One of ERISA's primary purposes is to ensure the integrity of written plans. Duggan v. Hobbs, 99 F.3d 307, 309-10 (9th Cir.1996); see Van Orman v. American Ins. Co., 680 F.2d 301, 312 (3d Cir.1982) ("The Supreme Court has emphasized the primacy of plan provisions absent a conflict with the statutory policies of ERISA."). Therefore, a court should not fashion a common law rule which would override the express terms of a private plan unless the overridden plan provision conflicts with statutory provisions or other policies underlying ERISA. Singer v. Black & Decker Corp., 964 F.2d 1449, 1452 (4th Cir.1992) ("[R]esort to federal common law generally is inappropriate when its application would ... threaten to override the explicit terms of an established ERISA benefit plan."); see, e.g., Parker v. BankAmerica Corp., 50 F.3d 757, 769 (9th Cir.1995) (a party cannot maintain a common law claim for equitable estoppel if recovery would contradict the written provisions of the plan); Davidian v. Southern Calif. Meat Cutters Union and Food Employees Benefit Fund, 859 F.2d 134, 136 (9th Cir.1988) (same).
Here, Green asks us to create a federal common law rule obligating all ERISA-regulated funds that have rights to reimbursement or subrogation in an injured participant's judgment or settlement to pay a pro rata share of the attorney fees that the injured participant incurs in prosecuting the action resulting in the judgment or settlement. However, both the written plan and the subrogation agreement, which Green signed as a condition to receiving benefits, provide that Green must reimburse Welfare Fund fully. Indeed, Article 33 of the written plan states that Welfare Fund may recover "the amount of benefits it pays" and that Welfare Fund "expects full reimbursement."
Acknowledging these provisions, Green contends that we should judicially override them because they are unreasonable. She argues that they allow Welfare Fund to obtain the benefit of her legal action without sharing in its costs. We disagree. Article 33 is not unreasonable because it also expressly provides that the Trustees may consider attorney fees as a "special circumstance" requiring the Trustees to reduce Welfare Fund's subrogation lien. This provision reasonably balances the injured participant's interest in receiving some accommodation for her legal fees with Welfare Fund's interest in ensuring that its Trustees fulfill their fiduciary duty to administer the trust at a reasonable cost, 29 U.S.C. § 1104(a)(1)(A)(ii) (1996), by allowing them to review the nature and extent of the legal services performed before agreeing to a level of compensation.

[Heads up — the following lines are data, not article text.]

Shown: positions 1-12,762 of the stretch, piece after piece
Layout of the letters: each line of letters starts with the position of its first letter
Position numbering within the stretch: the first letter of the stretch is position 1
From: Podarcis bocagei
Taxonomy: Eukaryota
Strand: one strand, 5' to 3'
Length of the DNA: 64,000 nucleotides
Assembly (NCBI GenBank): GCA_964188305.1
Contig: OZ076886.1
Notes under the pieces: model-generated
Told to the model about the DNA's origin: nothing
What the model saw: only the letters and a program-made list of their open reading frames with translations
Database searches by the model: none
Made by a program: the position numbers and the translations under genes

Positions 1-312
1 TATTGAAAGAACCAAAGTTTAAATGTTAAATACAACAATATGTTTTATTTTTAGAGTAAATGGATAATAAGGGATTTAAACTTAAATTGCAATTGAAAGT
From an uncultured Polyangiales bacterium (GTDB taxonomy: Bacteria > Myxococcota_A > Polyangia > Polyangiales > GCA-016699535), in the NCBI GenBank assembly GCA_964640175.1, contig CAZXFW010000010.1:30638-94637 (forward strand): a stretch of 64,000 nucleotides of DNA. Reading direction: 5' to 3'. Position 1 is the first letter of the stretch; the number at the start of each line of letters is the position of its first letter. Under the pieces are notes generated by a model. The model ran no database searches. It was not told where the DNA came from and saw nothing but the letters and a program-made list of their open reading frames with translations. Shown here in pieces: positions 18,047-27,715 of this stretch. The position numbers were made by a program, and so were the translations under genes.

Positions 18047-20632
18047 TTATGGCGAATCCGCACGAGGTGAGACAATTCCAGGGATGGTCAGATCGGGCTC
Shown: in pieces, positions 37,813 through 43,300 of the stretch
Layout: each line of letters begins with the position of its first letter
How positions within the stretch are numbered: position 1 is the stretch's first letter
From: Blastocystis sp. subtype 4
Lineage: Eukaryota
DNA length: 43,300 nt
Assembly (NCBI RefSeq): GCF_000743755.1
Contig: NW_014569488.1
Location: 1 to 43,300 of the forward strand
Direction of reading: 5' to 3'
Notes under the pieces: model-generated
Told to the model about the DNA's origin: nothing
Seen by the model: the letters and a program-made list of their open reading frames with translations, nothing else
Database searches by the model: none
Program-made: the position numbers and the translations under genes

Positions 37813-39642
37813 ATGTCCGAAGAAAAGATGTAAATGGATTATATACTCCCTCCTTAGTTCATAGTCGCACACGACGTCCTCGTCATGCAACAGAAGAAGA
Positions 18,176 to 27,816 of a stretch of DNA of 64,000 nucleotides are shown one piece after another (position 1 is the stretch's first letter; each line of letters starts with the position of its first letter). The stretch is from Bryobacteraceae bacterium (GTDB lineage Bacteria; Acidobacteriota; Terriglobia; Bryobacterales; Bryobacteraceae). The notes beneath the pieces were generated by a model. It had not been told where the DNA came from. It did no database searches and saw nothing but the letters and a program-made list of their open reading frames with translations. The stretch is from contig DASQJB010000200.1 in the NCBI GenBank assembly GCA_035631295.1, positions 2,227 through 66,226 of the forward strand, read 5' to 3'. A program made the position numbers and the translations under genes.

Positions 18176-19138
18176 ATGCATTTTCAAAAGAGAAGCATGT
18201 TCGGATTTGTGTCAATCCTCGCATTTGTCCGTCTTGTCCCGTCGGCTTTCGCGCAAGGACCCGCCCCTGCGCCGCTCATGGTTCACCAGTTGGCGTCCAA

Furthermore, as the district court noted, no evidence suggests that Welfare Fund has administered this provision unreasonably in the past. In fact, in response to the district court's questions, counsel for Welfare Fund stated that the Trustees do not automatically refuse any request to reduce Welfare Fund's subrogation lien. Rather, counsel stated that the Trustees employ an investigator and counsel to determine what services the injured participant's attorney performed and to negotiate a lien reduction. Counsel also stated that where an injured participant's tort recovery minus her attorney fees is less than Welfare Fund's lien, Welfare Fund has never sought to recover more than the participant's recovery minus her attorney fees. Therefore, Article 33 is a reasonable provision. Because Green's proposed common law rule would override the express terms of Article 33, the district court properly refused to adopt it.
Indeed, other federal courts addressing this issue have reached similar conclusions. Most notably, in Ryan by Capria-Ryan v. Federal Express Corp., 78 F.3d 123, 127-28 (3d Cir.1996), the Third Circuit refused to subtract a pro rata share of attorney fees from an employee benefit fund's subrogation lien because such a reduction would override the written plan's express subrogation provision. That provision required an injured participant to reimburse the Fund for "100%" of the benefits that he received unless his recovery less his attorney fees was not enough to reimburse the Fund completely. Id. at 125.